However, the Murasama's rearward weight bias gives it excellent traction; it gets all that power down extremely well. The same weight distribution also allows a more rearward brake bias, which gives it excellent braking. It's fast into corners, and fast out. The trick is to get it to work mid-corner.
With the default setups, the Murasama just rolls over onto the rear bump stops as soon as you turn the wheel. This sends rear roll stiffness through the roof, making the car want to swap ends. If you are ultra, ultra smooth you can drive around this, but I wanted to make the car work under race conditions, where often there isn't time to baby the car. (For more details about my setup philosophy, read my Coventry Setups page.)
I started with the same basic setup parameters I used for the Coventry. I figured I would have to go stiffer to handle the Murasama's extra heft. But it's only 70 pounds heavier, and I was rather surprised at how far I had to go in this direction to make the Murasama work.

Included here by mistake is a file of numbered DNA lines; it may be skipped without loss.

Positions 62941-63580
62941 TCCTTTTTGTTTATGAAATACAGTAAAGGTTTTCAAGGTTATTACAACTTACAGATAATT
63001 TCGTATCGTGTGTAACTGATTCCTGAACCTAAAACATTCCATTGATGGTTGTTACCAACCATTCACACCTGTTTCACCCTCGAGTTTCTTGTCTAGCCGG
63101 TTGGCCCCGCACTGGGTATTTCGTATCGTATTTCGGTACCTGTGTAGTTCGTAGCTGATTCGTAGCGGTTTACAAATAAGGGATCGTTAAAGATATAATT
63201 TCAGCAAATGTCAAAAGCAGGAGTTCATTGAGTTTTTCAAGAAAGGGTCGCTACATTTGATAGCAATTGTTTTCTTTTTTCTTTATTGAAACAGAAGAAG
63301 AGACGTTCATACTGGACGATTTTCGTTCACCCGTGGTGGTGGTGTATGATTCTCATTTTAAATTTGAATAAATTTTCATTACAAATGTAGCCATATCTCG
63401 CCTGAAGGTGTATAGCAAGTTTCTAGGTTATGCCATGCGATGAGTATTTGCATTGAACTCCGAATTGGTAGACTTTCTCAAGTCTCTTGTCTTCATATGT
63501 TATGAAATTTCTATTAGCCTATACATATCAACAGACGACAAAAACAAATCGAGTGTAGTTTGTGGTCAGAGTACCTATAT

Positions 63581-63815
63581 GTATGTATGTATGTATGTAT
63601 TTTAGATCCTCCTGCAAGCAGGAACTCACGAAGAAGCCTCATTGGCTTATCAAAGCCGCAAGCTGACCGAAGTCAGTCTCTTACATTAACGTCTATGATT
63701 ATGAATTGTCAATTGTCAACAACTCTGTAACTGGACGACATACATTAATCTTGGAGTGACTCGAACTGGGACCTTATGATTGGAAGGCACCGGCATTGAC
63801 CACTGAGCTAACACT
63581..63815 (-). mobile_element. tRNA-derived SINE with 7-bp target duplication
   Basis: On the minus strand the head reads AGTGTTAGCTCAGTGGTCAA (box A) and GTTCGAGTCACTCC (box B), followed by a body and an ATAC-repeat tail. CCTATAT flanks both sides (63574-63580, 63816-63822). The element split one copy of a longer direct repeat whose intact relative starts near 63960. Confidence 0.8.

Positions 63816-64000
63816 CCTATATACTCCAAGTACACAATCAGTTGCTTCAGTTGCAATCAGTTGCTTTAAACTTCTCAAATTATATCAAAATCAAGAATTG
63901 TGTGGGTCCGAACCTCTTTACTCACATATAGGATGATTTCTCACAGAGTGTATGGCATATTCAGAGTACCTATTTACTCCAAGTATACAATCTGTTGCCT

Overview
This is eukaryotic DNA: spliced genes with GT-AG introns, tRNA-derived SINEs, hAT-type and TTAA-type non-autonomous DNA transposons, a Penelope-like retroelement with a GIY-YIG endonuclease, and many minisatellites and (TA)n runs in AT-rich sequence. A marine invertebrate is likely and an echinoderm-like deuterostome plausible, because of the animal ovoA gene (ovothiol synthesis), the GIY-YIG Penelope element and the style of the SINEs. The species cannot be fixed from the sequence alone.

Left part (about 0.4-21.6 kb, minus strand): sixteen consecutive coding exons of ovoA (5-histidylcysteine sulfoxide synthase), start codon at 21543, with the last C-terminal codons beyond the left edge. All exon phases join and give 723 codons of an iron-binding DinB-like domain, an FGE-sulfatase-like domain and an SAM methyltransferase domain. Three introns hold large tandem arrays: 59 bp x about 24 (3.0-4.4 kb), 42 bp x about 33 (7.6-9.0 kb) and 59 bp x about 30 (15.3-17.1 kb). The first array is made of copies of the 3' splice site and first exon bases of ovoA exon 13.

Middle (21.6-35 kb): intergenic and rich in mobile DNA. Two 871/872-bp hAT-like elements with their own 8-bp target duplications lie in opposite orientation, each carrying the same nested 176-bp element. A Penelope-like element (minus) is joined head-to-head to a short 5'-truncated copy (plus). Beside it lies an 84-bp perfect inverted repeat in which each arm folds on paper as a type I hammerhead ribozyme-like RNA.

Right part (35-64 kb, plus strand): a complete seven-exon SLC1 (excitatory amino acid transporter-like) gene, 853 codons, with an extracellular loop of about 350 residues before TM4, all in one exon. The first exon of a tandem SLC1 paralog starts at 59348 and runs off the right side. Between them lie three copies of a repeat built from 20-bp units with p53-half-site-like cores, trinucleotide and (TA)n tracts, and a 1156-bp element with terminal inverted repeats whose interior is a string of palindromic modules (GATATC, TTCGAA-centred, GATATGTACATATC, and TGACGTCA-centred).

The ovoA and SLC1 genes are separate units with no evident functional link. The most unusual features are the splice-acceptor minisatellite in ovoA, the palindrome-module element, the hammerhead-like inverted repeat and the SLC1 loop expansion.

It turns out that the high CG and great mass of the Murasama's engine requires almost all the stiffness we can get out of the chassis to keep that rear suspension off the bump stops. I prefer to keep the car relatively low, 2.25 inches front and 2.75 inches rear, because going higher aggravates the rolling tendancy and makes the car wallow during transitions. This means I had to work hard to find the right combination of stiffness.